Cornell Vegetable Program Enrollment

Program Areas

  • Food Safety
  • Variety Evaluation
  • Market Development
  • Pest Management
  • Cultural Practices

Enrollment Benefits

  • Telephone / Email Consultations
  • VegEdge Newsletter
  • Direct Mailings
  • Educational Meetings & Conferences
  • In-Field Educational Opportunities
  • On-Farm Research Trials

CVP Enrollment Form (PDF; 174KB)

Enrollee Login

Password:

Log In To Access:

  • Issues of VegEdge Newsletters
  • Helpful Diagnostic Tool:
      What's wrong with my crop?

Not an Enrollee? Enroll Now!

Online Enrollment Form

Not an Enrollee? Enroll Now!

Online Enrollment Form

Squash- Winter

Squash- Winter New York State has a strong industry growing winter and summer squash with over 4,000 acres produced in 2014 with a value of over 31 million dollars. There are many different types of winter squash that are grown including hubbard, buttercup and spaghetti, but butternut and acorn types are the two dominant ones for production. Winter squash is also sold for wholesale and fresh market use. There is also a significant amount of butternut squash that is cut and peeled and repacked and sold through grocery stores. Powdery and Downy Mildew, and Phytopthroa blight are the major diseases we are concerned with. 

Video: New York State Produce Auctions

Last Modified: March 8, 2018
Video: New York State Produce Auctions

Currently, there are 8 produce auctions in New York State. These auctions are aggregation points that allow local farmers to sell their produce in wholesale lots to buyers from across the region. To document the economic impact of produce auctions on agriculture, local businesses, family farms, and produce buyers, the Cornell Vegetable Program worked with Harvest New York to survey top sellers and buyers.

A new Cornell Vegetable Program video shares general information about produce auctions, how buyers and sellers use the auctions to expand their businesses, and how local communities benefit from them.


Organic Production Guides

Robert Hadad, Extension Vegetable Specialist
Cornell Vegetable Program

Last Modified: July 17, 2017
Organic Production Guides

Organic Production Guides for fruits, vegetables and dairy are available through the NYS Integrated Pest Management (IPM) program. They outline general practices for growing vegetable and fruit crops using organic integrated pest management techniques.

Video: Downy Mildew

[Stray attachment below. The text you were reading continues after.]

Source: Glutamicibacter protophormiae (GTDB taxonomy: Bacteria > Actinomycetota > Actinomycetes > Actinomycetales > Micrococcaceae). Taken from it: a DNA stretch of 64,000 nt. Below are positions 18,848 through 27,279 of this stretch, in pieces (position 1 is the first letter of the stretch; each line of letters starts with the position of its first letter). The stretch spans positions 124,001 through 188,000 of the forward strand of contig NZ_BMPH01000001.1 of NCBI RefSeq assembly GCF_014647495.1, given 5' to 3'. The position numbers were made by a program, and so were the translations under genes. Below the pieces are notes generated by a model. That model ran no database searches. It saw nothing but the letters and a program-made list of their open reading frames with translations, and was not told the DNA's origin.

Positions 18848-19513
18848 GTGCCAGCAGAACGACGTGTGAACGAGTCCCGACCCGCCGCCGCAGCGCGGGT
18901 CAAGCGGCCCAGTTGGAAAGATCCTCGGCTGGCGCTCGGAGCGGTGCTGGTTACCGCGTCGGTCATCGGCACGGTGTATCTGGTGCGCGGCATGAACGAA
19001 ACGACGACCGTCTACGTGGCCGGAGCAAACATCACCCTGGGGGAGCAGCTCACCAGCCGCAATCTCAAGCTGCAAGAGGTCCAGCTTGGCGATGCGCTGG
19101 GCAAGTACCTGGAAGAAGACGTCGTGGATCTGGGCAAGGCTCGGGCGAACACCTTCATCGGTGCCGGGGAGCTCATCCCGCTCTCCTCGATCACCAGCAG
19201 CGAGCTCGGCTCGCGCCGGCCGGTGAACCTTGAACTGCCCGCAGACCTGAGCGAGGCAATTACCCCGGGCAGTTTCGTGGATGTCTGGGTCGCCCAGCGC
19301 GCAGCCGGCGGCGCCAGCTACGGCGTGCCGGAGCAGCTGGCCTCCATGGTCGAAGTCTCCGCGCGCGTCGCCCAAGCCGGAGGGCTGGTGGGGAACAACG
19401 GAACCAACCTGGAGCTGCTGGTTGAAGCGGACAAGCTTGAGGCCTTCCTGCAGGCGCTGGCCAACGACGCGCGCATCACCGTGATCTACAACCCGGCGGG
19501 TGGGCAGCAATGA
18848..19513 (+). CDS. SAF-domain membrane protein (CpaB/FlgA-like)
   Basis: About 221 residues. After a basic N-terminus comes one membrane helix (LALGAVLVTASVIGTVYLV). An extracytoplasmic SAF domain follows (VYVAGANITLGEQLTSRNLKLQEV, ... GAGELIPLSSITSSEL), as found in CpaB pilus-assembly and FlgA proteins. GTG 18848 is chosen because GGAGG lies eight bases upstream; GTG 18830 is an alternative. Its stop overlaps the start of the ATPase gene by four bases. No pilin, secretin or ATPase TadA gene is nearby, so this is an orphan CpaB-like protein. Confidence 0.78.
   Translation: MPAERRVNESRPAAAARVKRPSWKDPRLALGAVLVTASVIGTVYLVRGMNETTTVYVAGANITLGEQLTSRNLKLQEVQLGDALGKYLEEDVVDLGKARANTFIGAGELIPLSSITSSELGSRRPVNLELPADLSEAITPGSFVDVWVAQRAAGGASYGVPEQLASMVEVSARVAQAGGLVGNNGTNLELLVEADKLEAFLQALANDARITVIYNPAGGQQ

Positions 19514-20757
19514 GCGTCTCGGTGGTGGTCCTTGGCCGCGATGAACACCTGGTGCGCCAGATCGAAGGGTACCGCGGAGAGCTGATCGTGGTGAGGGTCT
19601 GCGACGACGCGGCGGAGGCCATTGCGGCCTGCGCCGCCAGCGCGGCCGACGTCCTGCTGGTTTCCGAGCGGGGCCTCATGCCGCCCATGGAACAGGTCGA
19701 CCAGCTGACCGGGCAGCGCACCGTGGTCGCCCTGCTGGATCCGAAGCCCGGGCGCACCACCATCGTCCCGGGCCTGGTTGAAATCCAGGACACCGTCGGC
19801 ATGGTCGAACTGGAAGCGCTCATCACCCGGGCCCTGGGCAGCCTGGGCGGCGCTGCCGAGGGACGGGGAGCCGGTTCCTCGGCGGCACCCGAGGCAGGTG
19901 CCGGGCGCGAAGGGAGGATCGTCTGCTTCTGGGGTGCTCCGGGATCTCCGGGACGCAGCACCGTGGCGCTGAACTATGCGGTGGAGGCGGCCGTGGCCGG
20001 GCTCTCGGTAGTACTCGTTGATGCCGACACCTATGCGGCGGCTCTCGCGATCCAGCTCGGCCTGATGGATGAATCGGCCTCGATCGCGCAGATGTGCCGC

Last Modified: July 6, 2017
Video: Downy Mildew

Downy mildew is a potentially devastating disease to cucurbits. It usually affects cucumbers and cantaloupes first; later in the season it can be found on summer squash and zucchini. During some seasons, downy mildew can spread to winter squash and watermelons. Growers need to be monitoring their fields. This short video shows the different stages of the disease and possible outcomes if it is not controlled.

2017 Cucurbit Downy Mildew Management Guidelines

Last Modified: July 5, 2017
2017 Cucurbit Downy Mildew Management Guidelines

From Margaret McGrath, Cornell
Producing a high-quality cucurbit crop necessitates effectively managing downy mildew. This foliar disease is common in the northeast because the pathogen produces a large quantity of asexual spores that are easily dispersed long distances by wind, which enables it to spread widely. There has been no evidence that the pathogen is surviving between growing seasons where winter temperatures kill cucurbit crops (outdoors above the 30th latitude); however, recently both mating types have been found, albeit typically on different cucurbit crop types, thus there is the potential for the pathogen to produce oospores (sexual spores) that could enable the pathogen to survive in northern areas of the USA. The downy mildew forecasting program has documented based on downy mildew occurrence movement of the pathogen throughout the eastern USA each year via its wind-dispersed asexual spores. The pathogen does not affect fruit directly; however, affected leaves die prematurely which results in fewer fruit and/or fruit of low quality (poor flavor, sunscald, poor storability).

The most important component of an effective management program for downy mildew is an effective, properly-timed fungicide program. And the key to that is applying mobile fungicides targeted to the pathogen starting when there is a risk of the pathogen being present. Mobile (or translaminar) fungicides are needed for control on the underside of leaves. Each year there often are changes to the fungicides recommended as the pathogen develops resistance or new products are registered. Because these fungicides have targeted activity, additional fungicides must be added to the program when there is a need to manage other diseases such as powdery mildew. Most targeted fungicides effective for downy mildew are also effective for Phytophthora blight.

Cold Storage Chart and Reference Guide to Commercial Vegetable Storage

Robert Hadad, Extension Vegetable Specialist
Cornell Vegetable Program